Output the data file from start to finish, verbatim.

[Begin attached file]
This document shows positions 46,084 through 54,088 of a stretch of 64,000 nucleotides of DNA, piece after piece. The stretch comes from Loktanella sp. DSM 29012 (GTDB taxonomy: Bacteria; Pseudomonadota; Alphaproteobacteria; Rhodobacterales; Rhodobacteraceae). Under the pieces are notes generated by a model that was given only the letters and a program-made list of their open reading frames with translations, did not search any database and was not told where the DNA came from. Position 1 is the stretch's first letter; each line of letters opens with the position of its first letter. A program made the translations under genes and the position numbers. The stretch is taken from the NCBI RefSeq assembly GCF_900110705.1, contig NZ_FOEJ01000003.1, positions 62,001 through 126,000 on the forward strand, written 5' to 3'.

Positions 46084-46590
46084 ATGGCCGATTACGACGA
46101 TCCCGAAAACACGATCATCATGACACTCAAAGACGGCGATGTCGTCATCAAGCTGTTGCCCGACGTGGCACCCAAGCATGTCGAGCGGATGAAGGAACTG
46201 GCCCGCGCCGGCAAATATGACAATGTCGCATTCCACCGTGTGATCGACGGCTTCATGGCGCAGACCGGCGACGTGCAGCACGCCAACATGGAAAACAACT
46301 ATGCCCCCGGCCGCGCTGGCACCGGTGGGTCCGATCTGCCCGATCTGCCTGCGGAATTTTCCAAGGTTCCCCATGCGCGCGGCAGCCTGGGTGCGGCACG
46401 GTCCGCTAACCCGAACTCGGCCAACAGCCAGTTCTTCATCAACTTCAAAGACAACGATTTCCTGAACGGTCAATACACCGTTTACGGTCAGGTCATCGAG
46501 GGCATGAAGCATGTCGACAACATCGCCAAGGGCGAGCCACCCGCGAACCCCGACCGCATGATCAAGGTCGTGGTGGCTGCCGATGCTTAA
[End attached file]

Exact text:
This document shows positions 46,084 through 54,088 of a stretch of 64,000 nucleotides of DNA, piece after piece. The stretch comes from Loktanella sp. DSM 29012 (GTDB taxonomy: Bacteria; Pseudomonadota; Alphaproteobacteria; Rhodobacterales; Rhodobacteraceae). Under the pieces are notes generated by a model that was given only the letters and a program-made list of their open reading frames with translations, did not search any database and was not told where the DNA came from. Position 1 is the stretch's first letter; each line of letters opens with the position of its first letter. A program made the translations under genes and the position numbers. The stretch is taken from the NCBI RefSeq assembly GCF_900110705.1, contig NZ_FOEJ01000003.1, positions 62,001 through 126,000 on the forward strand, written 5' to 3'.

Positions 46084-46590
46084 ATGGCCGATTACGACGA
46101 TCCCGAAAACACGATCATCATGACACTCAAAGACGGCGATGTCGTCATCAAGCTGTTGCCCGACGTGGCACCCAAGCATGTCGAGCGGATGAAGGAACTG
46201 GCCCGCGCCGGCAAATATGACAATGTCGCATTCCACCGTGTGATCGACGGCTTCATGGCGCAGACCGGCGACGTGCAGCACGCCAACATGGAAAACAACT
46301 ATGCCCCCGGCCGCGCTGGCACCGGTGGGTCCGATCTGCCCGATCTGCCTGCGGAATTTTCCAAGGTTCCCCATGCGCGCGGCAGCCTGGGTGCGGCACG
46401 GTCCGCTAACCCGAACTCGGCCAACAGCCAGTTCTTCATCAACTTCAAAGACAACGATTTCCTGAACGGTCAATACACCGTTTACGGTCAGGTCATCGAG
46501 GGCATGAAGCATGTCGACAACATCGCCAAGGGCGAGCCACCCGCGAACCCCGACCGCATGATCAAGGTCGTGGTGGCTGCCGATGCTTAA